We get the usual flaunting flutes, serene Santoor, Sitar and Veena strains, and Tabla rhythms in all the songs but the album also has a song with a western classical Waltz rhythm, electric guitars and jazz interludes glossing over a semi-classical melody singing praises on Hanuman, the strings of ballet leads to a folksy song on Anjaneya, a fire-cracker of a Sanskrit song with Nihyashree at her typical best with heavy synth bass and bass guitar lines bordering on blues, a Bhajan with sparkling Piano accompaniment throughout, a Bhajan without any such experimental ornaments but with arresting rhythm and melodic structure and shifts that end with a multi layered dissonance in the chorus uttering the name of the God. Need I say more? Even if we take all such instrumental embellishments on the songs out, the melodies are so serene; it will definitely engulf a listener with its devotion to divinity.

‘Sri Rama Dootam’ can be legally downloaded here or Audio CD can be ordered online here.

11 comments:

Ramesh said...

I remember purchasing an devotional audio cassette titled 'Aaha ooho Ayyappa' about 12-15 years ago. This was again composed by Ramesh Vinayagam and sung by Unnikrishnan. I liked the album very much. As you said, the recording was of high quality and there were western arrangements as well. Unfortunately the tape was damaged and I couldn't listen to it much. Thanks for writing about this new album. I will be downloading it (legally).

Suresh Kumar said...

Ramesh - Let me know your opinion on the album once you listen to it.

Ramesh said...

I downloaded it legally from the website and I have heard it once so far. It is good, I like it.

Suresh Kumar said...

Ramesh - Good to know that. I have been listening to it atleast once daily since last week. My pick is 'Vaanara kula veera sundaran'.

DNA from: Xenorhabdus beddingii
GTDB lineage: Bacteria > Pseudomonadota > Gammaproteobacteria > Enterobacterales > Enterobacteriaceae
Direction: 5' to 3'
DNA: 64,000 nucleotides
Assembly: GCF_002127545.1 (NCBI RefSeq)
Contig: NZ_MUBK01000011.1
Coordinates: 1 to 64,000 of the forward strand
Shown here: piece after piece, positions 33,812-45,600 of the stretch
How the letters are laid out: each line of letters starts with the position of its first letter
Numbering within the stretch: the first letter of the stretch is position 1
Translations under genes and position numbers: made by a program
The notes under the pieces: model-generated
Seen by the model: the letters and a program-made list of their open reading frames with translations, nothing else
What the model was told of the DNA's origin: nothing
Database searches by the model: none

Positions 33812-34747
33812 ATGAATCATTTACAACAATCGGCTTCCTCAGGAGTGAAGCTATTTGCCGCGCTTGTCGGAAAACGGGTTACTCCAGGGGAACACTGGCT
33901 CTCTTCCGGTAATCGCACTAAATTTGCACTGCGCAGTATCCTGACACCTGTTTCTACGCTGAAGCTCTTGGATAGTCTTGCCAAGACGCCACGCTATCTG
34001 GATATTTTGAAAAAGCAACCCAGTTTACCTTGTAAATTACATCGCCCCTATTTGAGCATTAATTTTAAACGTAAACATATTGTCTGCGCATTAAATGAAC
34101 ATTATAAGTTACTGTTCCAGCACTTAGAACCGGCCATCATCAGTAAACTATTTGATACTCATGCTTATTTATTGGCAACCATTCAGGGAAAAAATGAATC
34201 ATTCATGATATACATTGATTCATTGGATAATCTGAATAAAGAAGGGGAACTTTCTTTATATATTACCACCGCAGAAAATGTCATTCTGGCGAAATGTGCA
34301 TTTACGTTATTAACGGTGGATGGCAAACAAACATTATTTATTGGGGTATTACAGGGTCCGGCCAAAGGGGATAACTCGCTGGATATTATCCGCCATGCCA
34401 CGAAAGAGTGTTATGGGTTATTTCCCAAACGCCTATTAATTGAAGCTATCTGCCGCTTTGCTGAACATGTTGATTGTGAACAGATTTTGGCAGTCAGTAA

Ramesh said...

Hi Suresh,

I listened to it 2-3 times after my last comment. All songs are good. My picks of the album are "Jai Hanuman" and "Hey Gananaatha".

Suresh Kumar said...

Ramesh - Good. Saindhavi sounds heavenly in 'Jai Hanuman'. Btw, the kids voice in that song is that of Ramesh Vinayakam's Son.

In "Hey Gananaatha", Ramesh singing sounds completely diff from his film songs.

Ramesh said...

oh that's Ramesh's son is it? I had a hunch.

Yes, in "Hey Gananaatha", Ramesh singing sounds completely different from his film song, which is mostly soft.

如此的 said...

路過--你好嗎..很棒的BLOG.........................................

R Sathyamurthy said...

In your recollection of old devotional songs, probably you forgot to mention one superb album of TMS on Lord Muruga.

I have heard that album on LP records, later on Tapes, then on CDs and now on computer. They are also non-film.

One of the songs from that album is ’அழகென்ற சொல்லுக்கு முருகா...”.

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scorpionkri said...

Suresh, I have been reading your articles quite some time. I know about Ramesh Vinayakam a little bit more. He has versatility and style. Most importantly he is absolutely genuine and sometime in friends circle we used to call him Music Munivar (Sage). His concentration level when he is into music is unparalleled. I have preserved his devotional albums right from his first, viz., Prathidhwani, Sambo Mahadeva, Krishna Janardhana, Vetrivel Sivasakthivel, Aha Oho Ayyapa, Moksha Mantra of Lord Shiva, Sree Rama Dhootham. In fact, I understand that the first album's name is a new raaga which he found when he composed the first song of the Album on Lord Ganesha. This I read in a music magazine Sruti. Further in Sree Rama Dhootham, the third and fourth songs were sung by a Maharashtrian Hindustani Singer, Sanjay Abhayankar and ofcourse it is clearly evident that the singer is not a tamilian, despite that the songs bring peace to the heart and soul when listened. I listen to them daily early in the morning.